Custom Parts and Equipment (CPE) Coverage

Modifying vehicles with custom parts is a popular hobby, but you’ll need special insurance for your car. Custom parts and equipment (CPE) coverage is an add-on that protects the custom parts of your vehicle. Since your standard car insurance does not cover custom parts, CPE coverage will help to repair or replace modifications.

UPDATED: Jul 20, 2022Fact Checked

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Sara Routhier, Managing Editor and Outreach Director, has professional experience as an educator, SEO specialist, and content marketer. She has over five years of experience in the insurance industry. As a researcher, data nerd, writer, and editor she strives to curate educational, enlightening articles that provide you with the must-know facts and best-kept secrets within the overwhelming world o...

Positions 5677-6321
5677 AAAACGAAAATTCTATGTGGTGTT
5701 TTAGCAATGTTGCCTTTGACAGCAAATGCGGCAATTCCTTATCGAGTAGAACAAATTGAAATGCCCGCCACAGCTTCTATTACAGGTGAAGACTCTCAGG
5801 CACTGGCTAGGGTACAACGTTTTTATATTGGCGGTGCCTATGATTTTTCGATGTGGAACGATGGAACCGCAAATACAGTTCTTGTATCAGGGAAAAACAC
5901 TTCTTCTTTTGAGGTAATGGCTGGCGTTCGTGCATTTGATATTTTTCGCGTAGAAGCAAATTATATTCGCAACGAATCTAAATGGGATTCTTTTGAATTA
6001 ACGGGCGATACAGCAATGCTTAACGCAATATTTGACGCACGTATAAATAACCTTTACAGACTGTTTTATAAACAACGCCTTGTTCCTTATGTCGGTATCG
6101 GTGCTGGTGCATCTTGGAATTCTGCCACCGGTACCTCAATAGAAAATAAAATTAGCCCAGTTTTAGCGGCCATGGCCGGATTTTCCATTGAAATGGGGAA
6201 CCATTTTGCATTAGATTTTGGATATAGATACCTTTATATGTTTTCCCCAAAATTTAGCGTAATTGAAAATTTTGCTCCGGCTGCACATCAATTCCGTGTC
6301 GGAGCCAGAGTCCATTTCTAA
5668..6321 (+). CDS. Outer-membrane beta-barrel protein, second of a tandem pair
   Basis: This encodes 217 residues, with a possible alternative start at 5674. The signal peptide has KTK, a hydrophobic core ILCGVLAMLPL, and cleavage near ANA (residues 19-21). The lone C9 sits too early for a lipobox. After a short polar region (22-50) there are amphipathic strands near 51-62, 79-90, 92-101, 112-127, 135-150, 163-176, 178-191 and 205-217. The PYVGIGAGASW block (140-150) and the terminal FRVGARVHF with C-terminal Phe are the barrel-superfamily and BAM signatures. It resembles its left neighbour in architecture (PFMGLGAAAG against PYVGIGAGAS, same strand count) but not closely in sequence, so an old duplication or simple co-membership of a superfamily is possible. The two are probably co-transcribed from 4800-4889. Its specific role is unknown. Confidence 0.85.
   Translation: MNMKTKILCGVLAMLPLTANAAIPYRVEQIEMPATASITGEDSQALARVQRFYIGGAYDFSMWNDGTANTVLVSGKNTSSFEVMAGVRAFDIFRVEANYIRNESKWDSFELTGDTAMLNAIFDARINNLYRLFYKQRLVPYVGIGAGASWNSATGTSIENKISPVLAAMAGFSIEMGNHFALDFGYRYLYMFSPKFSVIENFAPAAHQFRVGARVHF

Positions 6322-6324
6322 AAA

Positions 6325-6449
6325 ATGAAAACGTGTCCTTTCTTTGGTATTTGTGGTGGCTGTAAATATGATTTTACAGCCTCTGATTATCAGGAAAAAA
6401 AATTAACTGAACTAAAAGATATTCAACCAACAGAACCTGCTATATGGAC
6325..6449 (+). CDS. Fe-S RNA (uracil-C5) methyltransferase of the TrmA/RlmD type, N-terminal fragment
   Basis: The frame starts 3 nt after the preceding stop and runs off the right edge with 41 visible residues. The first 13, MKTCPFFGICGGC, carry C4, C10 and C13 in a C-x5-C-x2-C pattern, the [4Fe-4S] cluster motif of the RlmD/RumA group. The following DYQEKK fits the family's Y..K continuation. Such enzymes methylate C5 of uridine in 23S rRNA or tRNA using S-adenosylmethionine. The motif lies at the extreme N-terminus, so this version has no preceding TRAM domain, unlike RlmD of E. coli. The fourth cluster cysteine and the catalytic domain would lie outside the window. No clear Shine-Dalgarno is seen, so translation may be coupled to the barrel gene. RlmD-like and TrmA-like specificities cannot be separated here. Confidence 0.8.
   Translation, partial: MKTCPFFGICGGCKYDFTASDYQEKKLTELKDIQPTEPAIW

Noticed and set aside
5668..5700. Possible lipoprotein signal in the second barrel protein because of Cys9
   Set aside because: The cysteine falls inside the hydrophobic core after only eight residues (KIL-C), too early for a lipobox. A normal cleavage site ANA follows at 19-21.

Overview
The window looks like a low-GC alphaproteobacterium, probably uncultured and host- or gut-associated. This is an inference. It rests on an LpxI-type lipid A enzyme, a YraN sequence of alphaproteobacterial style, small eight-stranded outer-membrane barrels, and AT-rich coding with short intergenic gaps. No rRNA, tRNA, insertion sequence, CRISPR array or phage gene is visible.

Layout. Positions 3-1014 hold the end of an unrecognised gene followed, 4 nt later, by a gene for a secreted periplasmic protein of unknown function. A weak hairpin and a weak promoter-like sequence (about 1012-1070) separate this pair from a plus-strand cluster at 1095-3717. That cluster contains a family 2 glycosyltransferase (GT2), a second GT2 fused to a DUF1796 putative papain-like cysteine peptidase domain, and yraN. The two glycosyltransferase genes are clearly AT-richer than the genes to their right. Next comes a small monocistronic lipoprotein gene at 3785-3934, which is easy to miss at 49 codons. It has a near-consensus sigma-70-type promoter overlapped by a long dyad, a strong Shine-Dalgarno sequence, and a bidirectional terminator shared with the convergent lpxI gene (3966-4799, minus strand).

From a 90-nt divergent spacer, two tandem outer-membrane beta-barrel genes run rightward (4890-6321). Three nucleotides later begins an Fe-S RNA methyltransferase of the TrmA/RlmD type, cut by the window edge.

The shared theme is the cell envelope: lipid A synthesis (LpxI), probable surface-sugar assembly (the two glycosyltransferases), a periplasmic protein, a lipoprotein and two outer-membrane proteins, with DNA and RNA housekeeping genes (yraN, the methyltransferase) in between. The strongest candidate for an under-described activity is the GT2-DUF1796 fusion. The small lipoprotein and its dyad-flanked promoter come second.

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Written by Sara Routhier
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Cynthia Lanctot is an insurance professional with ten years of industry experience. Cynthia is licensed in several states, and holds an associate in claims law, as well as a bachelor’s degree in English. Cynthia’s experience includes the New England and Northeast states. She currently works as a liability claims professional and an occasional online contributor.

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UPDATED: Jul 20, 2022

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A Concise Overview